The following day, at a smaller Jisc-CNI gathering, Don Waters presented the Andrew W. Mellon Foundation’s activities in the area of scholarly monographs. During that discussion, participants explored how the Mellon Foundation and the ARL-Association of American Universities (AAU) Task Force on Scholarly Communication are looking at the same issue from closely aligned perspectives.

The week of July 14, the University of Toronto and its chief librarian Larry Alford hosted the second ARL Leadership Fellows Institute for the 2013–2015 fellows. Shore helped ARL’s Mark Puente and consultant DeEtta Jones facilitate the institute. Shore, with Alford, led a discussion on alternative metrics, “altmetrics,” which was based upon a paper written by Charles Henry of the Council on Library and Information Resources (CLIR). This conversation continued one that began at the Leadership Fellows Institute hosted by Vanderbilt University in fall 2013. At Vanderbilt, Henry spoke with the fellows about his ideas for new metrics for the work of research libraries. The fellows are considering what role they might want to play in developing such a system. Shore noted that newer forms of assessment will be needed to measure the outcomes of the proposed strategic thinking and design initiative. This continues a tradition that emerged in the previous cohort of fellows, who are now completing their work in the area of “centers of excellence,” a project developed by a group of fellows and funded by the Mellon Foundation.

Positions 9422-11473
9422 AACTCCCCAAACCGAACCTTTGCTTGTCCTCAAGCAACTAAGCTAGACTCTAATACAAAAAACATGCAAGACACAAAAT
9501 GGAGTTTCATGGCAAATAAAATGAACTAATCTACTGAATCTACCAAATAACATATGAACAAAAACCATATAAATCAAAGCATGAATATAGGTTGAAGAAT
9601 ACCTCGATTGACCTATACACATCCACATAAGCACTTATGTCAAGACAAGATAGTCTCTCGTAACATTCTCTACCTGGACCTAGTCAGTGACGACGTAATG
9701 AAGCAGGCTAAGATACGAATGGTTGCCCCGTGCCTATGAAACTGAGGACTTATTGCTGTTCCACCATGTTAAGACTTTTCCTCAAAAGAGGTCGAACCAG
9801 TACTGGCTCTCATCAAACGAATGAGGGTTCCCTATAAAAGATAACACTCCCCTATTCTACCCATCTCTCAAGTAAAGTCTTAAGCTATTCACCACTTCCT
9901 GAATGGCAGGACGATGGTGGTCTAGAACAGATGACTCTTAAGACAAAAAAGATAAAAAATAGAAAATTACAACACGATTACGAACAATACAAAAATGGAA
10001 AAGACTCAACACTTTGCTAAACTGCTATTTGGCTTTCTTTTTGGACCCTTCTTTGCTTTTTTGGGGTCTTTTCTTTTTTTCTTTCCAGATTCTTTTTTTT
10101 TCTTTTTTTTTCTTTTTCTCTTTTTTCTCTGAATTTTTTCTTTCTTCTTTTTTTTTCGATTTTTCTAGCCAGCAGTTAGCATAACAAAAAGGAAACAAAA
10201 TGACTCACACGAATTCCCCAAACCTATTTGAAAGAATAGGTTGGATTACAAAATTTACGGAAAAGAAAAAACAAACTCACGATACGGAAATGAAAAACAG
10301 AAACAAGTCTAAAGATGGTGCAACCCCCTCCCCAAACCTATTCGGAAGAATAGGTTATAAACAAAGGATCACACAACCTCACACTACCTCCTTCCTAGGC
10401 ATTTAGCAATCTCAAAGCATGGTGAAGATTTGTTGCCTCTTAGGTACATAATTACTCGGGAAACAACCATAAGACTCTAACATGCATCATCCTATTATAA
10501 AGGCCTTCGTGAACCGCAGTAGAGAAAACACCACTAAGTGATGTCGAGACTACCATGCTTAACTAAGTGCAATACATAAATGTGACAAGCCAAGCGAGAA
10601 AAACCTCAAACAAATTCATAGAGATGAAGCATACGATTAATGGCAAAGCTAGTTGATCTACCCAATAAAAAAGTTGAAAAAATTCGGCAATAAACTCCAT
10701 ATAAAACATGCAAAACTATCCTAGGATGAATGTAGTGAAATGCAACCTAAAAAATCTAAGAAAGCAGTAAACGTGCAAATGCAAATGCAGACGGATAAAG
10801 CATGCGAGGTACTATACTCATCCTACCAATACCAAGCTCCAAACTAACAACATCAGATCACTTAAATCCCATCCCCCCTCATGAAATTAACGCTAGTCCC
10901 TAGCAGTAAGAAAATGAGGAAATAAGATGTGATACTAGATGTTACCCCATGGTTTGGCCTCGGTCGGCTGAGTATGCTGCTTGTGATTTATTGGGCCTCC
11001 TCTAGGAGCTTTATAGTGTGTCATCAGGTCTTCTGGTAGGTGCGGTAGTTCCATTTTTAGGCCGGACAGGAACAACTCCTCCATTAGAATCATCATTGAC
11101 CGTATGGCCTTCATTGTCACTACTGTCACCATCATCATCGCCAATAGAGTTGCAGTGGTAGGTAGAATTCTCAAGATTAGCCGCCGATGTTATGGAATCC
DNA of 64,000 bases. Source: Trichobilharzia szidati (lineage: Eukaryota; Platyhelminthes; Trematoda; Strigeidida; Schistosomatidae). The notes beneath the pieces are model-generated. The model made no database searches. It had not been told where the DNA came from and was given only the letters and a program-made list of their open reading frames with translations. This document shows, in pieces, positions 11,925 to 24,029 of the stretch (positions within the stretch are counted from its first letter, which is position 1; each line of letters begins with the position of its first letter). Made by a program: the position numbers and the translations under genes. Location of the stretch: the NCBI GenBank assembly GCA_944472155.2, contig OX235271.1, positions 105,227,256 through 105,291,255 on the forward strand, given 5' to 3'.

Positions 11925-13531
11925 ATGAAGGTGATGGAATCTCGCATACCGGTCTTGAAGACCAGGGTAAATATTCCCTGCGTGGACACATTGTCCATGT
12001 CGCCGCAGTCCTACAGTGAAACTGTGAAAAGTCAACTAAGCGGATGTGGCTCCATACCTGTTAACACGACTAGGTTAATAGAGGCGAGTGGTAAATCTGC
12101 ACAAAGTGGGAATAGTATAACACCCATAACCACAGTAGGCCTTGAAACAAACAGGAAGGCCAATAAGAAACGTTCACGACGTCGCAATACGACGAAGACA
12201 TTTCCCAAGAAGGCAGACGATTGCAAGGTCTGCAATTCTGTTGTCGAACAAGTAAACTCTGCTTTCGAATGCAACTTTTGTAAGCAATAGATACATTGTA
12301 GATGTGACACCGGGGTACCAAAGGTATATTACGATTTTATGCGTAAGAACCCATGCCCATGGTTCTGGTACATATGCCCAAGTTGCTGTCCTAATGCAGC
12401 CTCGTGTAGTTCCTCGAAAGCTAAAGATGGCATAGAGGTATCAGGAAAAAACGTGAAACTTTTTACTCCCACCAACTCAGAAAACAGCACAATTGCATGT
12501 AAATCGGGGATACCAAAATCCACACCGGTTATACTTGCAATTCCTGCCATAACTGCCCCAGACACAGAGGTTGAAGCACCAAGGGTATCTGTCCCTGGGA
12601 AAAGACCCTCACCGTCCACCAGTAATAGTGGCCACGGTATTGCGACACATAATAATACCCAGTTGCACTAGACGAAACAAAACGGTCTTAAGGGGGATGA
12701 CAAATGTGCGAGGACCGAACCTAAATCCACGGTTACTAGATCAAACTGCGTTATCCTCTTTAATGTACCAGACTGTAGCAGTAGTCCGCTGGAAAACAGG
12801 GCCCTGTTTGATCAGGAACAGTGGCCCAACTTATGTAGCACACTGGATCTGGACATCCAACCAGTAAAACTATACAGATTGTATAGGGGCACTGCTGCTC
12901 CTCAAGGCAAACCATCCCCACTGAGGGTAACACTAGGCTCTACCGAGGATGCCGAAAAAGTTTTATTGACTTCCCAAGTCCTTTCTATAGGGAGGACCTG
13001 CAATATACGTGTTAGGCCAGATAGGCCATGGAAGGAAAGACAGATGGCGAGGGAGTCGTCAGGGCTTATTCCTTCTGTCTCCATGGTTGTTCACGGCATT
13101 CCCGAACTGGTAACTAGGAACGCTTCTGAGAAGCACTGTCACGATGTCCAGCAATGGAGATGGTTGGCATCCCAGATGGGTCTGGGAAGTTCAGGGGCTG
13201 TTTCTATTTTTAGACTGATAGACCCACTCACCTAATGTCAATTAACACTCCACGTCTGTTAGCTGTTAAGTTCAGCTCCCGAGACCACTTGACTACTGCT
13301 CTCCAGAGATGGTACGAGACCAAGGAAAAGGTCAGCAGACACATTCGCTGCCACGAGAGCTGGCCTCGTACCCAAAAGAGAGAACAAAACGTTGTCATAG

On July 16, Shore delivered a presentation on the “Future of Libraries in Breakthrough Models” at the Breakthrough Models Academy (BMA) in Cambridge, Massachusetts. BMA is a collaboration of EDUCAUSE, the League for Innovation in the Community College, and Next Generation Learning Challenges (NGLC), funded in part by a grant from the Bill and Melinda Gates Foundation. The academy prepares current and emerging leaders in higher education to catalyze change by providing opportunities to challenge traditional thinking and to design next-generation learning models.